I’m on the record claiming that Guanlong's crest turns this basal tyrannosauroid up to 11, but does closing its mouth dial it back down to 9?
thexenobiologist said: Hey, what's the deal with all this stuff about new Spinosaurus material? I can't find any concrete information about it, and it conflicts with the material you've previously mentioned.
Since this is like the 3 question I’ve gotten on the issue (apologies to theload and osteobones) my answer for now is simple: we have to wait for the paper.
It’s been an open secret for a while that there was new material (there’s actually more than just what is incorporated into the upcoming Nat Geo announcement), but since I haven’t seen any of the specimens in person I have not incorporated them into my reconstructions until such time as they get published. Remember, if it isn’t published in a peer-reviewed journal, it isn’t science yet.
Since Nat Geo has scheduled a press event for later in September, I have to assume that the paper will be published soon (like in the coming few weeks). Then we can evaluate whether the new specimen(s) are a composite, or if Spinosaurus is simply weirder than we had previously realized. The scalloped dorsal spines would not themselves be a huge surprise, but some of the other proportions would be. Either way it’s certainly exciting, but we can’t know how exciting until the facts become part of the scientific body of data, and so far they are not.
But hopefully soon. /fingers crossed
Majungasaurus doesn’t need any special treatment to look bizarre, but in the post-snarl calm you can just sit and gaze at how strange this beast really was.
Getting the armor placed correctly on Scelidosaurus made this skeletal my second-hardest reconstruction of all time (with the first being freakin’ Majungasaurus, which perhaps will be the next in the series). And of course it’s mouth is closed, even though it didn’t really open that wide in the first place.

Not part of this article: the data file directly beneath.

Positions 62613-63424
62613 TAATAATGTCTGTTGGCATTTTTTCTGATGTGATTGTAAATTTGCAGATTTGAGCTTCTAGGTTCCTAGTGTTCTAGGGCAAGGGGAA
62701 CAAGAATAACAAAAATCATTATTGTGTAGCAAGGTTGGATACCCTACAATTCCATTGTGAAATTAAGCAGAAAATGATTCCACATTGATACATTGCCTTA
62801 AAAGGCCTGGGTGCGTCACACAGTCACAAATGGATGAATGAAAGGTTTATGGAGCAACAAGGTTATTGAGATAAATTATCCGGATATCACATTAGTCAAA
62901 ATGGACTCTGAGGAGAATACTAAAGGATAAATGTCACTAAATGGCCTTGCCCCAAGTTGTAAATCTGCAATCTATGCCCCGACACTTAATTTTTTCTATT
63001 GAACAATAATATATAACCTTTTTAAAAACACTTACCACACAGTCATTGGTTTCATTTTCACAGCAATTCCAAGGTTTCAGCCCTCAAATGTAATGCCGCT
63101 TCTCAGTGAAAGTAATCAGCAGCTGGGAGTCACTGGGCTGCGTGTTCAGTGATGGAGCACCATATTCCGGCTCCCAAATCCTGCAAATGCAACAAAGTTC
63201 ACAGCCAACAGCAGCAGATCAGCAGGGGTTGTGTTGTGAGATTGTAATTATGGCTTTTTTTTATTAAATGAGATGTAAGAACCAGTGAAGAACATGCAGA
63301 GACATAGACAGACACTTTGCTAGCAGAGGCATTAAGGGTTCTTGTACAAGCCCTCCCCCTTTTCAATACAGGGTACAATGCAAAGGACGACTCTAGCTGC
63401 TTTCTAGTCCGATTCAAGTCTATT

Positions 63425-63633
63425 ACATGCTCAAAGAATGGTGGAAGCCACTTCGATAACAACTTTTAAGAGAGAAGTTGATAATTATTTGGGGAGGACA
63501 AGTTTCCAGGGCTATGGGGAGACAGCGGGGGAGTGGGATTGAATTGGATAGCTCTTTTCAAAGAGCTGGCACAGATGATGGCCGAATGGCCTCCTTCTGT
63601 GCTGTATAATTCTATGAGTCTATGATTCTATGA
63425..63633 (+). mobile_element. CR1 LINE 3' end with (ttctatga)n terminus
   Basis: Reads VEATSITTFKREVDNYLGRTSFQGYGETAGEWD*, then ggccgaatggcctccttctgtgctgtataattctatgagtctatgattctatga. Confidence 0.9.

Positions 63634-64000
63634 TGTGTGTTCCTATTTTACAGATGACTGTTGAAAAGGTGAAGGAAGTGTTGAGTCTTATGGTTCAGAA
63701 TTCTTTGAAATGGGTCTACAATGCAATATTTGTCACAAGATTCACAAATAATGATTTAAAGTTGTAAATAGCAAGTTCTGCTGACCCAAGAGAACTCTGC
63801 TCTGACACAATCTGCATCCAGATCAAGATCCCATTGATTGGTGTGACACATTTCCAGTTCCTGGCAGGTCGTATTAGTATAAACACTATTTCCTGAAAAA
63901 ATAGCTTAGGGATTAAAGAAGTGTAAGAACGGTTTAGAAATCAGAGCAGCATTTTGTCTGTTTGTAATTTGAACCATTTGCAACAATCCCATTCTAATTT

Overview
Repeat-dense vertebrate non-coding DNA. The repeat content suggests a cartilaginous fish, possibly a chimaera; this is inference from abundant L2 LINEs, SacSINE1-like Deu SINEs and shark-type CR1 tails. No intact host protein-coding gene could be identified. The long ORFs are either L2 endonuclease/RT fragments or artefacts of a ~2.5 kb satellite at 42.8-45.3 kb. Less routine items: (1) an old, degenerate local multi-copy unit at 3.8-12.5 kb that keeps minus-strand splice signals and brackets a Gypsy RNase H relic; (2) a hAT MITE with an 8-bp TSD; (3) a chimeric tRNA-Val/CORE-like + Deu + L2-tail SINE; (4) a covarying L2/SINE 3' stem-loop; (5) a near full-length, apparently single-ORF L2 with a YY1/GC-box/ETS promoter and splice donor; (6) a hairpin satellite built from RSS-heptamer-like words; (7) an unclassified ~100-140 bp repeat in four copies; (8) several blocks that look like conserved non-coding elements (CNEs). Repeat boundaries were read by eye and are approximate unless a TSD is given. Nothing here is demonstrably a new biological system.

Bonus fact: Plant-eaters have to spend much more of their day eating than do meat-eaters, so you are probably an order of magnitude more likely to see one of these guys with their mouth open than a theropod, but then these guys don’t have totally awesome sharp teeth. Amirite?
ashenwastes said: Hey there! Can you explain to me what the little abdominal bones are in some theropods, such as in the drawing of deinonychus? The little straight bones running perpendicular to the ground at the bottom of the animal's torso, that is. Thanks!
Those are gastralia, aka “belly ribs”. Mammals don’t have them so they seem weird to us today, but having gastralia is the primitive condition for diapsids (the group that includes all lizards, crocs, and dinosaurs including birds). I am simplifying them a bit in the illustration, as in theropods gastralia actually cross in a herringbone pattern at the midline, making them sort of “hinged” and able to widen and narrow the abdomen when they are breathing.
However useful gastralia may have been, they were also lost multiple times. Ornithischian dinosaurs lost them, as did primitive birds. Over on the other side of the diapsid family tree lizards also lost them.
Hope this helps!
(Most) everyone’s favorite dromaeosaur Deinonychus antirrhopus walking around without it’s mouth open in a never-ending snarl.
The juvenile T. rex specimen known as “Jane” being seen and not heard.*
*Yes, I know some want this to be Nanotyrannus. I doubt it is (even if Nanotyrannus turns out to be a real thing), but either way it’s a juvenile of a derived tyrannosaurine. And it’s mouth is not snarlroaring all over the place.
dinopediajurassica said: I follow you on deviantART big fand by the way! What inspires you to create such detailed dinosaur creations?
Thanks for following me :) It’s something I’ve been doing for quite literally two decades now, so it’s sort of hard to recall what first inspired me (although the consistency and standardization of Greg Paul’s Predatory Dinosaurs of the World was certainly a major influence). I think initially it was the idea that if you put in the time and effort you could get much closer to what extinct animals looked like. I still enjoy that aspect, but these days I’m more driven by trying to push skeletal reconstructions to be more of a science, and how doing so may open up new fields of inquiry.
The actual process of making a skeletal reconstruction isn’t really all that “fun”. But just like people that put in the time to learn to play a guitar solo or throw a football at a high level the time and effort prove worth it to me when I get results that justify the time and effort.
Anonymous said: How do you feel about the idea that Dracorex, Stygimoloch, and Pachycephalosaurus are the same species at different ages?
The evidence seems to be on the side of them being a single species at different developmental stages. I’ve seen Dracorex specimens with a tiny dome starting to grow, so…
It’s too bad, as I love the names Stygimoloch and Dracorex.